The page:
No, no, no, that’s absolutely the wrong way to look at it. Yes, I took responsibility for all my artists. And with The Reynolds Girls, I’m glad you picked them, because that wasn’t my decision, that was their dad’s decision. In fact, if you look at Hazell Dean, you can see our loyalty because we stayed with with Hazell right to the end. There was a problem in that she wasn’t selling records, but we stayed there; we didn’t drop her. I think 99 percent of the time the act wanted to drop us, or there was a situation were I didn’t agree [with something]. It’s like, if you want to go, away you go. When Rick wanted to go to RCA, I wasn’t gonna stand in his way. We’d been mates for a long time. It was like, if that’s what you want, Rick, off you go. When we were responsible for the artist, we never ever treated an artist as a one off single.

Thanks to Pete Waterman who was talking to Paul Sinclair for SDE. PWL Extended: Big Hits and Surprises is out now. It’s available as two 12-track 2LP sets, a 24-track 3CD package or the limited edition SDE-exclusive 26-track, stereo-only blu-ray audio, available only via the SDE shop using this link or the button below (limited to 1000 worldwide).

TECHNICAL NOTES: This blu-ray audio requires a blu-ray player. It will not play on a CD player!


PWL Extended Big Hits & Surprises / SDE-exclusive blu-ray audio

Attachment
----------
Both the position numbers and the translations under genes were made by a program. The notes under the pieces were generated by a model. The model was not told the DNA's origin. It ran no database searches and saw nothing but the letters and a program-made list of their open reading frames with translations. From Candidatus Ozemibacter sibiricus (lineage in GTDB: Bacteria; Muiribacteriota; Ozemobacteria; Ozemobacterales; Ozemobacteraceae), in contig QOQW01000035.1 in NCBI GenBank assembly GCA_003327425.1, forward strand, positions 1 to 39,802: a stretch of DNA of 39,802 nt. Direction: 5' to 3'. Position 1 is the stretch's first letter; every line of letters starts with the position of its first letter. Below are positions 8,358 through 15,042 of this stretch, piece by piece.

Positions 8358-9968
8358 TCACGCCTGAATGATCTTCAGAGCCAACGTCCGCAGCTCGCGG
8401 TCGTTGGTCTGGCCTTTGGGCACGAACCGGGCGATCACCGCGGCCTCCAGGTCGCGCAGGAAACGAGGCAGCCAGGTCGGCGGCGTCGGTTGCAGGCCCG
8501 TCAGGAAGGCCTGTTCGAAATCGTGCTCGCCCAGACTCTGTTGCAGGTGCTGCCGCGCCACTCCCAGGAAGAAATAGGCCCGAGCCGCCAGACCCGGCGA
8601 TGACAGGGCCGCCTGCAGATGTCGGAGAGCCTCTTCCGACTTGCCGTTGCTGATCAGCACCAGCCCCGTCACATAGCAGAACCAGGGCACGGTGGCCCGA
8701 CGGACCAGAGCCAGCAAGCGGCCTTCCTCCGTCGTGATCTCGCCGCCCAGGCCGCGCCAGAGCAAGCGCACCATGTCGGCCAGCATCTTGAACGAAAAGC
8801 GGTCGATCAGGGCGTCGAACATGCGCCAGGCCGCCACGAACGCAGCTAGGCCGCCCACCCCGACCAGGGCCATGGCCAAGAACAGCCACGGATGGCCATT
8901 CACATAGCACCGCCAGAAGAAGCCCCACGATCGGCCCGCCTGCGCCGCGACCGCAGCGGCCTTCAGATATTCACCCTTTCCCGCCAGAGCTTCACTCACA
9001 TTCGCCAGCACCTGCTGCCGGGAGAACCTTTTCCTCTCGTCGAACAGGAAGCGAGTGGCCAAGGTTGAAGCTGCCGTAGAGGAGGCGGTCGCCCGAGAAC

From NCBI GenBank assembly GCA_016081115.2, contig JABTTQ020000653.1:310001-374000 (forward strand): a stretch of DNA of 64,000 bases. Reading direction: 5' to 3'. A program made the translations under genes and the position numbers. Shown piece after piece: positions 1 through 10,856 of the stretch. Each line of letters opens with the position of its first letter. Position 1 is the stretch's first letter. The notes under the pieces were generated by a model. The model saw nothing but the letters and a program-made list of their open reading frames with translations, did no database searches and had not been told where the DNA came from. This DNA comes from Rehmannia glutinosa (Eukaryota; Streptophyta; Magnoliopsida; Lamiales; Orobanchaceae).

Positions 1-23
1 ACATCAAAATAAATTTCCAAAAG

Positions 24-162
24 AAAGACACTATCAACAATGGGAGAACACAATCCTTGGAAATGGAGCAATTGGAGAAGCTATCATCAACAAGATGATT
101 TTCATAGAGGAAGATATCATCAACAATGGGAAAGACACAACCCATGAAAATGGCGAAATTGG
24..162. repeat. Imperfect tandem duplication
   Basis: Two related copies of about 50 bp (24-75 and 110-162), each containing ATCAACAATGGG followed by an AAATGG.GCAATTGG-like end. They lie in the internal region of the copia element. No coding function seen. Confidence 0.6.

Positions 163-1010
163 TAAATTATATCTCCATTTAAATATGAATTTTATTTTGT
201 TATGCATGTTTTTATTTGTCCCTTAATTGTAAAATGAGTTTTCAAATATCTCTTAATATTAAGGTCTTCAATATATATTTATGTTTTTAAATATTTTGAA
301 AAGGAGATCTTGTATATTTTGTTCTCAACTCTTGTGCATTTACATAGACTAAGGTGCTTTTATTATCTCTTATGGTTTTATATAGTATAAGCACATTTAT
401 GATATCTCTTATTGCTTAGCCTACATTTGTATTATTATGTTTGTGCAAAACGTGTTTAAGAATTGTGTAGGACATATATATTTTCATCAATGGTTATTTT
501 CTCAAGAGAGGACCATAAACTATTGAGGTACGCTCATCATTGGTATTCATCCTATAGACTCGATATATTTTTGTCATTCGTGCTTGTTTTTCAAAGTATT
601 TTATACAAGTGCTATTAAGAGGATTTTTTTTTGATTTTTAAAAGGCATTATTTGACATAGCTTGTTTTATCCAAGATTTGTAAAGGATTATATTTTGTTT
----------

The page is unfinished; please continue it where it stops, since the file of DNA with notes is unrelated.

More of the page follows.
PWL: Extended Big Hits and Surprises Various Artists /

      1. AGENTS AREN’T AEROPLANES The Upstroke (Extended Version) 6:26
      2. THE BLOW MONKEYS Digging Your Scene (Phil Harding Remix) 7:39
      3. PRINCESS In The Heat Of A Passionate Moment (The Final Frontier Mix) 7:48
      4. RICK ASTLEY Never Gonna Give You Up (Cake Mix) 5:47
      5. STOCK AITKEN WATERMAN Roadblock (Extended Version) 8:08
      6. SAMANTHA FOX Nothing’s Gonna Stop Me Now (Extended Version) 7:01
      7. RICK ASTLEY She Wants To Dance With Me (Extended R’n’B Version)** 4:41
      8. SHOOTING PARTY Safe In The Arms Of Love (Phil’s Extra Beat Update) 7:18
      9. CAROL HITCHCOCK Get Ready (Original 12″ Remix) 8:28
      10. KYLIE MINOGUE I Should Be So Lucky (Extended Mix) 6:05
      11. JASON DONOVAN Nothing Can Divide Us (Great Scott, It’s The Remix) 6:08
      12. SIGUE SIGUE SPUTNIK Success (Balaeracidic 12″ Mix) 7:00
      13. KYLIE MINOGUE Hand On Your Heart (The Great Aorta Mix) 6:24
      14. JASON DONOVAN Too Many Broken Hearts (Extended Version) 5:46
      15. SONIA You’ll Never Stop Me Loving You (Extended Version) 7:59
      16. KYLIE MINOGUE Better The Devil You Know (The Mad March Hare Mix) 7:07
      17. LONNIE GORDON Happenin’ All Over Again (Hip House Mix) 5:37
      18. PRINCESS Say I’m Your Number One (Tony King’s 5 Years On 12″ Mix) 6:52*
      19. HAZELL DEAN Better Off Without You (A Touch Of Leather Mix) 7:09
      20. PAUL VARNEY If Only I Knew (Hurley’s House Mix)** 6:26
      21. THE TWINS All Mixed Up (12″ Mix) 6:00
      22. KYLIE MINOGUE What Kind Of Fool? (Heard All That Before) (12″ Master Mix)*** 6:50
      23. WEST END FT. SYBIL The Love I Lost (Unrequited Mix) 6:35
      24. BOY KRAZY That’s What Love Can Do (Club Mix) 6:47
      Bonus tracks (exclusive to the SDE blu-ray audio)
      1. STOCK AITKEN WATERMAN SS Paparazzi (Dave Ford’s Acid Mix)* 4:49
      2. DELAGE I Wanna Shout About It (12″ Mix) 6:46